COSMOS AND EARTH
Obtaining a Sense of the Infinite
While walking my dog late one cold, wintery evening, I had an experience that I would like to share with you. Nothing particularly spectacular, more of a realisation -- an understanding born of contrasts.
As I stepped out of the house my eyes were draw straight above me to the inky night sky. The stars twinkled. As I moved my head slowly from east to west, I became aware of the vast expanse of the heavens. Being very cold (-20°C) the sky was particularly clear so that the constellations shone out as though they had been drawn in a text book. As I strained my eyes I could see thousands upon thousands of tiny, feint stars which, without such attentiveness, had appeared as blurry white patches. I wondered at the vastness of the Creator-God and my own tiny, practically insignificant place here amidst all the grandeur.
Are Your Eyes Up or Down?
Suddenly, there was a tug on the lead -- the dog wanted to move on, his nose buried in the snow as he hunted out familiar smells. He was not aware as I had been aware. While my head had been up, his had been down, concerned about the things of importance in his world. And I thought to myself: This is a perfect picture of our carnal nature, occupied only with that which is mundane, head down, never up. And what a contrast with that Christ-like nature which yearns for communion with the Almighty and seeks to understand the mystery of everything. These two natures -- forced, almost, upon one another, to be hostile companions in this mortal existence. Yet the dog also illuminated for me even more starkly that which I had been meditating on above.
Learning Through Contrasts
We are here, I believe, to learn through contrasts, to be given acute spiritual sight. But we have a choice -- to either focus on the greater picture or on that which is immediately around us. We should be thankful for the contrasts even if at times they are acutely painful. Yet defining that relationship between spirit and flesh -- between a cosmically-aware master and an earth-bound dog -- can sometimes be hard to do. The dog, when it realised I wanted to go home, dug his heels into the ice and had to be dragged a few meters slithering all over the ice. When he realised that his fondest wish would not be given -- to go into the forest -- he yielded and returned home obediently, if somewhat reluctantly.
The Dilemma of the Human Condition
Since taking ownership of a dog I have seen in even greater contrast the dilemma of the human condition. From time to time he has escaped. The sheer joy at being loose to run around the fields and forest all day to do whatever he wanted, chasing cats and deer, irritating neighbours, and simply just enjoying life, is so apparent each time he does it. But he always returns home tired, hungry and cold. And the last time he escaped the neighbour came with a shotgun saying that he would shoot the dog next time.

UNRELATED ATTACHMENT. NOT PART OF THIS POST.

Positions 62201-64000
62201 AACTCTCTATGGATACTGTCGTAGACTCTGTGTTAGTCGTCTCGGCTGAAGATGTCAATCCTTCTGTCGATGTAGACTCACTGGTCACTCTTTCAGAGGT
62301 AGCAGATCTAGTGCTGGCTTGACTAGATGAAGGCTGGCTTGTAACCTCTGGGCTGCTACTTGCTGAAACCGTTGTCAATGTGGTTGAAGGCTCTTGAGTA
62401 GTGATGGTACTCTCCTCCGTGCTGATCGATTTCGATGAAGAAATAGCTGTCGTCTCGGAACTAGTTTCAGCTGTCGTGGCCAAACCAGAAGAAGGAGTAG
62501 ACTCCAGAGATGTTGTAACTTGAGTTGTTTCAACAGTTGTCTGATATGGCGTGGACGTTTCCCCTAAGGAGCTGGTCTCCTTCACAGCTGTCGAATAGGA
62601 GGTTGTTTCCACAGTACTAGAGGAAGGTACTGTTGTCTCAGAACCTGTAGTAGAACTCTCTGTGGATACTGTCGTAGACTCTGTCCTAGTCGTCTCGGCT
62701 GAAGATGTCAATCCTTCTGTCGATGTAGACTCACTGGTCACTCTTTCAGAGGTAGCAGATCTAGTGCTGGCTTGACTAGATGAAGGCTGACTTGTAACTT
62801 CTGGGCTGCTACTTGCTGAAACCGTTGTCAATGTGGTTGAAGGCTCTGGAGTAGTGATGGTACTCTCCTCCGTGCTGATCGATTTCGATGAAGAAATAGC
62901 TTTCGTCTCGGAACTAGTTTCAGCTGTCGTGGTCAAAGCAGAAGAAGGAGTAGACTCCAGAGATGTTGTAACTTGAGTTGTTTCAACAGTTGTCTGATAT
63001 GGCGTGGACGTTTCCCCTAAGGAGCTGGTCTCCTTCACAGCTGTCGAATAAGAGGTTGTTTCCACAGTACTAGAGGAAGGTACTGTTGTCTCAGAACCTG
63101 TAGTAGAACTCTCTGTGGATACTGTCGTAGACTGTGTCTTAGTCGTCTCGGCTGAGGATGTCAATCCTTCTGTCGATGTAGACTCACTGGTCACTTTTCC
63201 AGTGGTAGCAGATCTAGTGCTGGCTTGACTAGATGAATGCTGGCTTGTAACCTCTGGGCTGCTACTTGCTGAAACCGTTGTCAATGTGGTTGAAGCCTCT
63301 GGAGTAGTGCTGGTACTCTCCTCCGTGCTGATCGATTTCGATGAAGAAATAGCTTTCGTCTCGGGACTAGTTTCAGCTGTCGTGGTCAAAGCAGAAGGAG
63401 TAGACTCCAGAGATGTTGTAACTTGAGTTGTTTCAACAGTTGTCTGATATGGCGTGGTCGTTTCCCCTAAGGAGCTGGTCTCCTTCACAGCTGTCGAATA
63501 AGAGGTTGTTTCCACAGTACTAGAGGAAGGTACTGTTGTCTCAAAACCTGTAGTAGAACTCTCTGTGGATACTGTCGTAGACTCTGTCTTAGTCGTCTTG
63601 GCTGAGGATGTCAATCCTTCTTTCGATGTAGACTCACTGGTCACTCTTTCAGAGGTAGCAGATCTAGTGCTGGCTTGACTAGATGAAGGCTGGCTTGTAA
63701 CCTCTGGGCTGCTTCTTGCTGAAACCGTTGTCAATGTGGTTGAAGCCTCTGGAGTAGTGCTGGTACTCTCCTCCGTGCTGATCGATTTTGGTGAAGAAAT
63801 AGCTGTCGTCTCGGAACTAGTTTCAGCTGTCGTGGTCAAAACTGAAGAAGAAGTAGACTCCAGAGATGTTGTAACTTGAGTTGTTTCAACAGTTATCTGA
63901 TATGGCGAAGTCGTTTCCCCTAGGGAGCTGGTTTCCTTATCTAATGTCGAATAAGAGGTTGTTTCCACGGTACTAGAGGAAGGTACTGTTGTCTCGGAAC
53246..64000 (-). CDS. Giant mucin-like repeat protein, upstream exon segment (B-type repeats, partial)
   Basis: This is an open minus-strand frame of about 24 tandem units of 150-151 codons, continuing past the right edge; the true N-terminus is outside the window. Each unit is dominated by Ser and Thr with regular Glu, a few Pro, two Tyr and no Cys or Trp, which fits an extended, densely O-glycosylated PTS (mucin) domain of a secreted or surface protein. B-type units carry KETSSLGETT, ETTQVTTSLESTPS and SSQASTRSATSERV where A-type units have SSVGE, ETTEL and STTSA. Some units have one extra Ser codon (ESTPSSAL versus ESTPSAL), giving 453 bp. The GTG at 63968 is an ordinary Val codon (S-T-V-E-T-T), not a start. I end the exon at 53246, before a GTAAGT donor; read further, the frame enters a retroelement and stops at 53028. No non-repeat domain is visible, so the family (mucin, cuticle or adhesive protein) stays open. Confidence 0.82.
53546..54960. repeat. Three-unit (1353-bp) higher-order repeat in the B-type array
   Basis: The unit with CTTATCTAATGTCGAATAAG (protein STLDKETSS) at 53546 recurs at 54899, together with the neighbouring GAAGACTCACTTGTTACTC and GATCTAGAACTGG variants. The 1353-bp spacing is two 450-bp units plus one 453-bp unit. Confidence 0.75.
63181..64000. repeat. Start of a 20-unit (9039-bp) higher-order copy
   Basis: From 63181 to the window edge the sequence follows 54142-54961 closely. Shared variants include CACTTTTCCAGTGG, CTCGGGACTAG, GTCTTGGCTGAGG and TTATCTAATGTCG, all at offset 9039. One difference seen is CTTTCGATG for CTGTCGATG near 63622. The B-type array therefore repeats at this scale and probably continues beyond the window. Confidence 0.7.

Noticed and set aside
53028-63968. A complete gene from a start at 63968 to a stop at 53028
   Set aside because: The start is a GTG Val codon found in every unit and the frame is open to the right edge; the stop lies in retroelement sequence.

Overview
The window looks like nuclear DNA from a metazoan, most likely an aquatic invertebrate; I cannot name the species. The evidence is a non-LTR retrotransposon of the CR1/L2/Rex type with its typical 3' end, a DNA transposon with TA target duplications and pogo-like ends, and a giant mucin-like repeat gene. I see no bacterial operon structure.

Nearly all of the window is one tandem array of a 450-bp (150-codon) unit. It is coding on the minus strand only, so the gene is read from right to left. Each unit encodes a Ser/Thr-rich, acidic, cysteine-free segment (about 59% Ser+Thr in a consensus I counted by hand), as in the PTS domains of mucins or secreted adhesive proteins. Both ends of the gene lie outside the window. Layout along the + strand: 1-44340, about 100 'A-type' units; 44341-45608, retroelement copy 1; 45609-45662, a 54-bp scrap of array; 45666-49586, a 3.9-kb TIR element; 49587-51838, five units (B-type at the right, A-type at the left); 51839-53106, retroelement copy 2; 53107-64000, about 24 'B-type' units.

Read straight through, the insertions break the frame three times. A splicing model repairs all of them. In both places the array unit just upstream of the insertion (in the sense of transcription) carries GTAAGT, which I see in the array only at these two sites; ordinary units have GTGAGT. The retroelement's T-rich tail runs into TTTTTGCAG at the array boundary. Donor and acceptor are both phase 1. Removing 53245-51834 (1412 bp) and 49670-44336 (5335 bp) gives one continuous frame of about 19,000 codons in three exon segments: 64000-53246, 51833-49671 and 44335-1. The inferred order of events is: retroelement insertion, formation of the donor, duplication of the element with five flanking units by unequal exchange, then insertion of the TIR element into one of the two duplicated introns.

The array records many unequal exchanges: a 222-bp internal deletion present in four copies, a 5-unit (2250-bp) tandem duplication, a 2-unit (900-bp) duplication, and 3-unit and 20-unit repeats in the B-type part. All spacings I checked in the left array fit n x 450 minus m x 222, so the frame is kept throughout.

We can stand still and drink in the wonder of heaven, rejoice in the Almighty, and be elated in our souls, holding an experience that nobody can take away. Or we can run loose, thrill in the supposed freedom of no rules or responsibilties, and pay a heavy price in terms of our relationships with God, with others, and with our own consciences, supposing that that freedom is in God when it is in truth in our flesh. I don't know if my dog has learned his lesson yet -- he returns home each time with guilt written across his face, yet that has not stopped him from continuing to break loose. He is far more bounded than he ever was before, for his own safety.
As I looked at my resisting dog I thought to myself: Here am I, struggling with this animal who will not obey, getting irritated the more he rebells. And then I thought: What have I to fear? Here am I, an insignificant speck in the Cosmos; if the Almighty can order the Universe and take care of it, surely He too can take care of me? He has sent me here to struggle with fallen matter, my own tendency to rebell and go my own way, and then I worry about my relationship to Him. But why should I? With the correct perspective, all our fears melt away.
Let us focus on that which is above and let the enlightenment we derive from it permeate into our relationships below. By the by the flesh will yield to obedience. But if we have our noses to the ground, and never notice what is above, then the likelihood is that we are sooner or later going to find ourselves in trouble. Why take liberties with a life that can only be lived once and which, for many of us, may well be short? We'll never get this chance again.
So the next time you take your dog out for a walk on a cold wintery night with a clear sky, ask yourself the question: Upon what shall I fix my gaze? I pray that you, like I, will find an answer that will bring you peace and contentment.
This page was created on 15 April 1998
Last updated on 15 April 1998
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